Rent cost, no contract muddle ‘village’

WINNSBORO – Taxpayer money, not previously mentioned by the Fairfield County School District Foundation, will help subsidize a ‘teacher village,’ a proposed residential development intended to attract and retain teachers in the District, should the plan move forward.

Under questioning by Council members, Foundation and District officials also confirmed that they do not yet have a contract, executed or proposed, with the village investor. That did not sit well with some Council members who are being asked to approve a multi-county park agreement as well as a seven-year tax refund benefiting the investor.

In multiple public and private pitches, Superintendent Dr. J. R. Green and Fairfield School District Education Foundation Chairman Sue Rex have said first priority for the housing would go to teachers, who would pay between $600 – $900 a month to rent the homes, which are between 1,200 and 1,600 square feet.

District office staff, followed by first responders, could also be allowed to live in the community. After that, others in the community could be accepted as renters.

During County Council questioning on Monday night, however, it was learned that actual rental fees would range from $900 – $1,300, not $600 – $900 a month.

“I’m interested in how you plan to rent these houses for no more than $600 to $900 a month. It seems low for what the tenants would be getting based on the square footage,” Councilman Jimmy Ray Douglas said.

“How will the houses be rented for rates this low?” Douglas asked. “Is it possible the school district will be subsidizing the rental fees?”

Green answered in the affirmative. He said a proviso in the state budget includes funds that school districts can use to recruit teachers. The district would have the ability, Green said, to subsidize each home up to $300 per month, for a total of $108,000 of District subsidies each year.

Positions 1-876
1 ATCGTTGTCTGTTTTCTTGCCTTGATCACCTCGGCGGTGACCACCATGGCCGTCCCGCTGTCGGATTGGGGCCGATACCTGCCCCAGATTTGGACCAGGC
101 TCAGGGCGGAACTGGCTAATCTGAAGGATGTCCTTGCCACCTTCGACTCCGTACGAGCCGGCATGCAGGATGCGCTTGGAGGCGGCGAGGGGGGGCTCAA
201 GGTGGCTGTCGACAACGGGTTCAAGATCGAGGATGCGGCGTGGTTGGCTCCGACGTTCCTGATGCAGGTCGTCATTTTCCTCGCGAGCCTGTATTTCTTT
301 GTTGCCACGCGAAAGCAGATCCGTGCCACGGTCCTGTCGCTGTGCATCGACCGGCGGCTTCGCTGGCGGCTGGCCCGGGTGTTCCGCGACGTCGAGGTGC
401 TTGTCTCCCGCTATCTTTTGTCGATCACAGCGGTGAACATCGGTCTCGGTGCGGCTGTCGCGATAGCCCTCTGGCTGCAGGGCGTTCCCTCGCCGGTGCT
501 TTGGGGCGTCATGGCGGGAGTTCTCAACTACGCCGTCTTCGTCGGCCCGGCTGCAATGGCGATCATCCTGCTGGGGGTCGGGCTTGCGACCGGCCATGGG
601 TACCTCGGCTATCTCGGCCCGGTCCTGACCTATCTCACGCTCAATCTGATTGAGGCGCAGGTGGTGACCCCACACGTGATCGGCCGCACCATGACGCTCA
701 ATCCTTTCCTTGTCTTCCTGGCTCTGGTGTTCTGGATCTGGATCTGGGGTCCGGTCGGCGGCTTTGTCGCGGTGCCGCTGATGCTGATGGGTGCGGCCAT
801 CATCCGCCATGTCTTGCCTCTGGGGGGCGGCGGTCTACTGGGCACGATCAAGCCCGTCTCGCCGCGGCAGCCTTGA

“We plan to utilize our funding to help reduce the rental rates,” Green said. “We will be supplementing those rates with that retention and recruitment funding. They are looking for a school district to do some innovative things with those funds.”

State lawmakers inserted the proviso that Green referenced into the 2016 state budget, with funding going to the S.C. Center for Educator Recruitment, Retention & Advancement, or CERRA, legislative records show.

CERRA received $1.5 million in 2016. Since then, the appropriation has zoomed to $9.5 million in 2017 and 2018, according to CERRA’s 2017-2018 annual report.

Per the proviso, CERRA’s job is to help districts with teacher turnover of 11 percent or more over the past 5 years to boost teacher recruitment and retention. Fairfield County is among those districts.

In 2017-2018, CERRA spent $12.97 million on its teacher recruitment program, accounting for a majority of its $18.95 million in total expenditures, its annual report states. Fairfield County School District received the third highest allotment, totaling close to $738,000, of all districts drawing from the fund.

Council Chairman Billy Smith asked Green if the proviso money is permanent or if it might not be continued in the future, citing the State Legislature’s budgeting discretion. Green suggested the proviso could be built into the state budget after, perhaps, three or four years, but that is no guarantee.

Council member response to the teacher village varied during Monday night’s meeting.

Councilman Douglas Pauley asked several questions, including whether teachers living elsewhere in the county would receive the $300 rent subsidy as well. Green said they would not.

Pauley also asked about whether the district has looked at other builders or financiers.

Green said they had not. He also said Gorelick is willing to cover the $3.6 million in construction costs, and had the ability to choose the builder on their own.

Green went on to repeat a district talking point that, in addition to recruiting teachers, the village would spur economic development.

Green said Fairfield was the first District to be implementing this kind of teacher housing project and he wanted to have it ready to go by the start of the 2019 school year. He said other districts are beginning to look into doing something similar.

While council members generally praised the District for thinking creatively about ways to recruit and retain teachers, Smith stated that Council would need more documentation and specifics about the project before taking any votes.